"Pain in labour is a purposeful, useful thing, which has quite a number of benefits, such as preparing a mother for the responsibility of nurturing a newborn baby."
That line really better be a misquote or frankly I'm going to be taking a short walk with the largest watermelon I can find and putting it where the sun don't shine. Purposeful? Useful? Well, perhaps in terms of timing and responding to contractions - but that seems to be mistaking cause and effect. A number of benefits? For whom exactly? (and surely it depends on the birthing situation of the individual mother/baby --- I had the cord around my neck....) And do not get me started on that part of the sentence to which I added emphasis. Fathers presumably then have no part to play, and certainly not responsibility, in nuturing a new born baby?

Give me strength.

Sunday, July 12, 2009

Post-Torchwood blues

With commentators at Behind the Sofa watching the Red Riding Trilogy to cheer themselves up, you can probably guess that post-Torchwood: Children of Earth there's a general air of 'blimey: exhausted grimness alert'.

Needless to say I've made a lentil loaf and we're watching The Blues Brothers.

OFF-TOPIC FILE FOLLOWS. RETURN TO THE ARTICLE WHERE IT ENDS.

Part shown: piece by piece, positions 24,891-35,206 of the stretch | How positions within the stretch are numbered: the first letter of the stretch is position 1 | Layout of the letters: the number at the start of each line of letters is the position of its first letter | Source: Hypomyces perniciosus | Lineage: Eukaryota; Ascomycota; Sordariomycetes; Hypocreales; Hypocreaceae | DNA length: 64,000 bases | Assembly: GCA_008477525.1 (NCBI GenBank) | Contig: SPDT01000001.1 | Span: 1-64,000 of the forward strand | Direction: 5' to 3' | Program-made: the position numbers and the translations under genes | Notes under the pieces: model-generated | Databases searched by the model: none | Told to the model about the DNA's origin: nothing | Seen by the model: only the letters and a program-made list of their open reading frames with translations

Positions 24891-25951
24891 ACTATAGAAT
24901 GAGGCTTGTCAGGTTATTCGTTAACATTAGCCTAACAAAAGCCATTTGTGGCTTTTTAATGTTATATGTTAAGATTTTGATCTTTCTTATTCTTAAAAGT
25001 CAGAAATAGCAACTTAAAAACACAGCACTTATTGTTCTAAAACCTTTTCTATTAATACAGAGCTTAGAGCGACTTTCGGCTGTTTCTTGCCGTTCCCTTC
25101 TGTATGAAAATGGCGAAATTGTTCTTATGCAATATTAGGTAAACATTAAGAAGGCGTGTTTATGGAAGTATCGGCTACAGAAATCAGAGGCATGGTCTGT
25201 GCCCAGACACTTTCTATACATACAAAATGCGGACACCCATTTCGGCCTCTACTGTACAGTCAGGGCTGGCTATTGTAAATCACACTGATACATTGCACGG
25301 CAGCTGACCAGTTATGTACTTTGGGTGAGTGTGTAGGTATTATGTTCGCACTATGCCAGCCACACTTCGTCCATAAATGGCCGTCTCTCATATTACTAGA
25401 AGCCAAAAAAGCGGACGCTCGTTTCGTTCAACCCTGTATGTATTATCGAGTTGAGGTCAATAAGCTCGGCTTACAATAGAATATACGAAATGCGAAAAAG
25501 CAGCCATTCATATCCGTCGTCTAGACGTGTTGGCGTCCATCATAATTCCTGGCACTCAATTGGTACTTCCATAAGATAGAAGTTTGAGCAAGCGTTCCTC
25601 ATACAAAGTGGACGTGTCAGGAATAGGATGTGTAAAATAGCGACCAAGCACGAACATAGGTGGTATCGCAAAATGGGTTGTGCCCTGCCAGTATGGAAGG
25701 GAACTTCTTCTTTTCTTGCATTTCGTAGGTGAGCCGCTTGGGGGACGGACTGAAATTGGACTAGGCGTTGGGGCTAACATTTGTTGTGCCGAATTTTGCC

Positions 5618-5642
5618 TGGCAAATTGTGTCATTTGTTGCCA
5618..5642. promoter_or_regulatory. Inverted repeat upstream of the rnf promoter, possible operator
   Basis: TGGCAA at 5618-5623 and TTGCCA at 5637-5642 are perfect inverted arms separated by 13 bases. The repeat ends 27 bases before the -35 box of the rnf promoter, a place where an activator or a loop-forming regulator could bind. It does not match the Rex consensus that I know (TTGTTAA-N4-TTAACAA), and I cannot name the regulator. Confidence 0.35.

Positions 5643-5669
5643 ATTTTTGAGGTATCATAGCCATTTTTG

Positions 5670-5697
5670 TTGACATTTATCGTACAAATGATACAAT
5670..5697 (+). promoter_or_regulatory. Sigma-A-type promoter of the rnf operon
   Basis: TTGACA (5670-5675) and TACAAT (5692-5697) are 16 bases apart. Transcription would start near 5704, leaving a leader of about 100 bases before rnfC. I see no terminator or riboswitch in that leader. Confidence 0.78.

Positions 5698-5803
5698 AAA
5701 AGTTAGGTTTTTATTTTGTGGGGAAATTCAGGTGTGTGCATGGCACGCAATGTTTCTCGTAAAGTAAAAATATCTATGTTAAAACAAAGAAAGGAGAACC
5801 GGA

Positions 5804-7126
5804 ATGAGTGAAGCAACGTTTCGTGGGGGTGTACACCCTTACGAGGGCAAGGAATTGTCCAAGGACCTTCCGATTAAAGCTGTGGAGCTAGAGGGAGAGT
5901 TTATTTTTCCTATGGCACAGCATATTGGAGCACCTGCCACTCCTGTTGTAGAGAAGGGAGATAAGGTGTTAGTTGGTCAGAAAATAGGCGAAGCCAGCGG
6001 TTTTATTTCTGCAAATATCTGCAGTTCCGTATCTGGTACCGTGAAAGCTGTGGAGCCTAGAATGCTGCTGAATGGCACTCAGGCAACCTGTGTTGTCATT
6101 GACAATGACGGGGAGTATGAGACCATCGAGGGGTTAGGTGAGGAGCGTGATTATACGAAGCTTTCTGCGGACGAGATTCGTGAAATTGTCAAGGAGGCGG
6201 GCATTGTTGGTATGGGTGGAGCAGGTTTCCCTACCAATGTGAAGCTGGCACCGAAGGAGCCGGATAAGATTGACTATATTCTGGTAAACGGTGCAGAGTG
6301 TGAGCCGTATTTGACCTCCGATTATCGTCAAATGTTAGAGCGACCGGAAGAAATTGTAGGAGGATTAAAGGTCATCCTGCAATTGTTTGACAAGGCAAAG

I need some small pleasures.

George's munros

I felt the need for some nature so I went and had a look at my bloglines for the George's recent munro reports - the photos on the posts are so spectacular that they fair take your breath away.

I think I would be giddy being so high up!

Friday, July 10, 2009

Reactions for Rosby: watching Torchwood - Children of Earth

Fairly spoiler-free comment on Day Four of Torchwood's Third Series ("Children of Earth").

Quite frankly, I'm all over the place emotionally about this.

I know some have remained unimpressed, and there have been moments of high silliness, but I think the testament that has most reached me is that Cloud has been utterly addicted (and not in a 'let's laugh at Rullsenberg biting her nails' kinda way).

So far we've had tension and half-seen monsters, politics in the way that we've come to expect, grand acting from the likes of Peter Capaldi and Paul Copley and... and ...